The Pembrokeshire Walkies || Part 3

DAY SEVEN
Dale – Marloes
Predicted Mileage – 6 miles
Actual Mileage – 7.5 miles
And the knee is back up and running (kinda… Ibuprofen and a beasty knee strap will save the trip)! Jack and Haze have joined us for a few days of damp, windy walking. It’s been fairly easy walking with only around 225m of elevation gain overall. The wind has been relentless all day, with the odd spat of rain every now and then, but at least we are not on the verge of heatstroke!
We have just pulled in to our camp for the night and booked breakfast for the morning. We are lucky enough to have a washing machine and tumble dryer tonight so we can clean EVERYTHING! Tomorrow is a longer day so we shall see how the knee holds up.

 

POST WALK NOTES: I was now very aware that my updates started becoming ‘Injury watch’ so I think this is about the time I made a note to stop telling everyone how it was holding up and just get on with it. This section of the walk was stunning, and Jamie and I will definitely go back when the weather is a bit less nasty. I remember the 2 mile section of path from Martins Haven to Marloes being shoulder-height overgrown and soaking wet (as were we by the time we got into Marloes). Unfortunately we didn’t have time to stop in Martins Haven and make the boat trip across to Skomer Island (Puffin Heaven!), but that’s another thing we’ve added to our list for when we next return. The campsite at Marloes was gorgeous; a big green field with picnic benches and the offer of a fried breakfast in the morning. Plus, being able to put everything in the wash definitely gave us a bit of a second wind after turning up sopping wet.

 

DAY EIGHT
Marloes – Druidston
Predicted mileage: 10 miles
Actual mileage : 11.4 miles
Today was the most amazing day so far! The path gradually became wilder, with us sometimes not passing another human for a couple of hours. We had such a huge diversity of ground to cover; from skirting around cliffs that plunged into the ocean, to forests, to the concrete roads of Broad Haven and Little Haven. We ate really well and took our time. We sang with the seagulls and waved back to the sea, we even stopped for a chat with some curious cows. Sometimes, after a coffee or two, we even danced along the path a little. We already can’t wait for tomorrow. For Jamie and I, this is the first time we will be seeing this whole stretch of coastline, and our eyes are ready and willing to listen. Thank you to everyone for your messages of support! They put such a huge smile on our faces!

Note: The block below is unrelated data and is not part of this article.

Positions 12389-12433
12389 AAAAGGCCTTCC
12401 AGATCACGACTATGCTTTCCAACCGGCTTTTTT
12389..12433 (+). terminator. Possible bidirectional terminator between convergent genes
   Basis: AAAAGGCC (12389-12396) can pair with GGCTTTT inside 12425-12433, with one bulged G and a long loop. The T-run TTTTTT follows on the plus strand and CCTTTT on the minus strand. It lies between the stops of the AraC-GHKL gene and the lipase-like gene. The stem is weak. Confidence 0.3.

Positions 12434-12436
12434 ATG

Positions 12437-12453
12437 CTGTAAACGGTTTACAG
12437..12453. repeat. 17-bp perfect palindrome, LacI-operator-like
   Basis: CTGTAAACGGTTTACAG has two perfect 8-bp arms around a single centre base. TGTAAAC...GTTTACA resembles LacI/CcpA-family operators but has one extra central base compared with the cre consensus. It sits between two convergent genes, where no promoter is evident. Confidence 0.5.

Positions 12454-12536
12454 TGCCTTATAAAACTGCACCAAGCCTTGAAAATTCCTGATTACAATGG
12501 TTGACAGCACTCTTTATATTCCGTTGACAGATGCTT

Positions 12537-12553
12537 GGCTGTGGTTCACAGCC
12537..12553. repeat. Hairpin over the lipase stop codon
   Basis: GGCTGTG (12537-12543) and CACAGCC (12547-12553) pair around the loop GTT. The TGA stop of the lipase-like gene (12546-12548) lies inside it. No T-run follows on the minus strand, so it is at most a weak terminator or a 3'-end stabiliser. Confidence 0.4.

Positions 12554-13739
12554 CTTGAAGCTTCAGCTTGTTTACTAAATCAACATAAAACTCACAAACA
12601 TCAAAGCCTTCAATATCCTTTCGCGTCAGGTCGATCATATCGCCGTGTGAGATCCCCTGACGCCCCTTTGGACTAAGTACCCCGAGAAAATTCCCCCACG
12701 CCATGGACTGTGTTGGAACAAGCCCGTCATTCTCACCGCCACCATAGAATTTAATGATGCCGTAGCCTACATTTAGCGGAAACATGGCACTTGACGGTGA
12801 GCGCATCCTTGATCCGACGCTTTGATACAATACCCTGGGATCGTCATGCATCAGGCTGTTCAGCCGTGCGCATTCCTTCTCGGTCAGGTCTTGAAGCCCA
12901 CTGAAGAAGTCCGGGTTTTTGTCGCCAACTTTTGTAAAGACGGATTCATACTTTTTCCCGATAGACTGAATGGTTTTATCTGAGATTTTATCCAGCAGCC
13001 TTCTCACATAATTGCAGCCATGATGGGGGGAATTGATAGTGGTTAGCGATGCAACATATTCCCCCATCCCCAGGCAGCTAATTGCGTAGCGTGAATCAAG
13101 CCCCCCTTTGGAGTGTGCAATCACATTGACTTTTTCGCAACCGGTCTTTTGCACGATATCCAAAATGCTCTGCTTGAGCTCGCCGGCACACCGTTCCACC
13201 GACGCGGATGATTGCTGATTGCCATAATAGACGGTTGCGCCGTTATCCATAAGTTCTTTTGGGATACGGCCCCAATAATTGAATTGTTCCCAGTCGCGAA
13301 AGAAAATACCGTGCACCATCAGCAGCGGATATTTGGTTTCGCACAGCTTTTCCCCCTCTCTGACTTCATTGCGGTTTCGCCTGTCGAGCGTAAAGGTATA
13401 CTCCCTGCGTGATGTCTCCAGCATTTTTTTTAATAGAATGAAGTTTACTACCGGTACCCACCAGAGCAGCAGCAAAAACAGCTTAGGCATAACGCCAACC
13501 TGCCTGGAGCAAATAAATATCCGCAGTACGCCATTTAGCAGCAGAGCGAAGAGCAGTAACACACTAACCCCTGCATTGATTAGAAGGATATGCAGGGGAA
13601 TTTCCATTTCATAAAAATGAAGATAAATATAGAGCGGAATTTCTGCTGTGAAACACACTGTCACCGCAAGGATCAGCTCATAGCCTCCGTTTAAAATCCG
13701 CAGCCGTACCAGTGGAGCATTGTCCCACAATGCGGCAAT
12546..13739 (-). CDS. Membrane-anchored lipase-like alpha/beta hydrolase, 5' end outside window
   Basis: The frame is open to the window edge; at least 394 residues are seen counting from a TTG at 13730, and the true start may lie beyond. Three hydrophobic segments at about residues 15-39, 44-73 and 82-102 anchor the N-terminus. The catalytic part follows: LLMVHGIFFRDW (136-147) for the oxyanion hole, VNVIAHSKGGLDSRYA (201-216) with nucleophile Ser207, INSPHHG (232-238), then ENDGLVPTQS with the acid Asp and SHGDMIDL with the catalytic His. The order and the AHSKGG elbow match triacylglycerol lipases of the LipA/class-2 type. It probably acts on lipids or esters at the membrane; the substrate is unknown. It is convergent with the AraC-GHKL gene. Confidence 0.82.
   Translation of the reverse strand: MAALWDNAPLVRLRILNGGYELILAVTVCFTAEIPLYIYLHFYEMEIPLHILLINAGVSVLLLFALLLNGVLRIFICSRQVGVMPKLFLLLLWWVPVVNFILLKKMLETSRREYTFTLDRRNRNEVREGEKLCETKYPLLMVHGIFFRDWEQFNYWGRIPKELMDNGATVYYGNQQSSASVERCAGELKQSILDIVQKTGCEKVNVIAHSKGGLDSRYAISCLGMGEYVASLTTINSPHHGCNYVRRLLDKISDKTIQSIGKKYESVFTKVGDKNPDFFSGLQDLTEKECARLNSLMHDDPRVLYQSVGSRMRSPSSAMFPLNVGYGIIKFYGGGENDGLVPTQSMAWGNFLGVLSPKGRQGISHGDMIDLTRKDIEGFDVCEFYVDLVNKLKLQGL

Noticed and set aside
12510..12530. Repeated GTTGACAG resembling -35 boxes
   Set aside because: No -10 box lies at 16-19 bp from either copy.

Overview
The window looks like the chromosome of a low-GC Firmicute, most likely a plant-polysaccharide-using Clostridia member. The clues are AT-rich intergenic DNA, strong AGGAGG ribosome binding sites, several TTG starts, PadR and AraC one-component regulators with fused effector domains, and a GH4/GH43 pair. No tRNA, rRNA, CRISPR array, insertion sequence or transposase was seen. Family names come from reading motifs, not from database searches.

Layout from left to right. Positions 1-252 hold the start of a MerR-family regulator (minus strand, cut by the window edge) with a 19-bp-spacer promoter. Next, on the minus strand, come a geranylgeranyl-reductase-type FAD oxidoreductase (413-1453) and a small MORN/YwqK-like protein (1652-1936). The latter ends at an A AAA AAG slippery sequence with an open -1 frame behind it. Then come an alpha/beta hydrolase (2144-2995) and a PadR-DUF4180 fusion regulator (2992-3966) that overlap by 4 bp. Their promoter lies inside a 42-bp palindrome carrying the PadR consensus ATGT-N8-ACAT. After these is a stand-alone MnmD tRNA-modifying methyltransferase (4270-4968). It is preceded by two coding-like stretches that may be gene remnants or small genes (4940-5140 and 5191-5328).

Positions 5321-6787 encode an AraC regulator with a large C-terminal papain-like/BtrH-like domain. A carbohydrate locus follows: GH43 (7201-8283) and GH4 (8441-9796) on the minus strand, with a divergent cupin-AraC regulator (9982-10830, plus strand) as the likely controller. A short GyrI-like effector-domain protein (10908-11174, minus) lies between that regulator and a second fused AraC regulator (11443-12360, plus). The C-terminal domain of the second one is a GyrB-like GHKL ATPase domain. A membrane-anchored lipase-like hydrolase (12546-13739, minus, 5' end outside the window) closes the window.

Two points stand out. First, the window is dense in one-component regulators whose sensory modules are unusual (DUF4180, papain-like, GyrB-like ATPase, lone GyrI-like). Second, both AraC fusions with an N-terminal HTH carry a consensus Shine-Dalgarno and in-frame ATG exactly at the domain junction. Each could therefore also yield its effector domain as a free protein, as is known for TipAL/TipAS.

Love, love, LOVE.

 

POST WALK NOTES: I set the pace for most of this day and was the first day that the weight of my pack didn’t bother me anymore. This is where we started to see more dramatic stretches of coastline; huge natural arches in the sea cliffs and lots of colonies of nesting sea birds. The rock had also become a deep red colour. All of the cows and horses we met along this stretch of path seemed to want to follow us for the rest of the day, which let to lots of silly voices and belly laughs. By the time we got to Little Haven we were talking utter nonsense and laughing at everything. This kind of attitude didn’t go down so well off the wild path and we got some of the strangest looks. We also had to relearn what language was appropriate in front of the elderly and children (talking about your bowel movements certainly isn’t, apparently). The Path was making us gradually more feral – and it was beautiful.

DAY NINE
Druidston – Caerfai Bay
Predicted Mileage : 12 miles
Actual Mileage : 12.9 miles
We began our Sunday with a leisurely 3.5 mile trek to Newgale where we set up in Sands Cafe for a couple of hours, demolished a monster breakfast and nursed our achy feet. It took all of the will power in the world to move again after that. Our walking boots aren’t feeling so comfortable any more.

 

The trek out of Newgale took us over some monster hills and around some beautiful coves. The path calmed down again after Solva (where we stopped for a pint of lemonade and some salted peanuts), and we were able to make up a good amount of time over those last 4 miles. I can’t really describe how incredible the scenery is round here – every cove, sea bird colony and blowhole takes my breath away! We are pumped for tomorrow already! It’s only an 8.5 mile rest day so we can stroll around St Davids in the morning!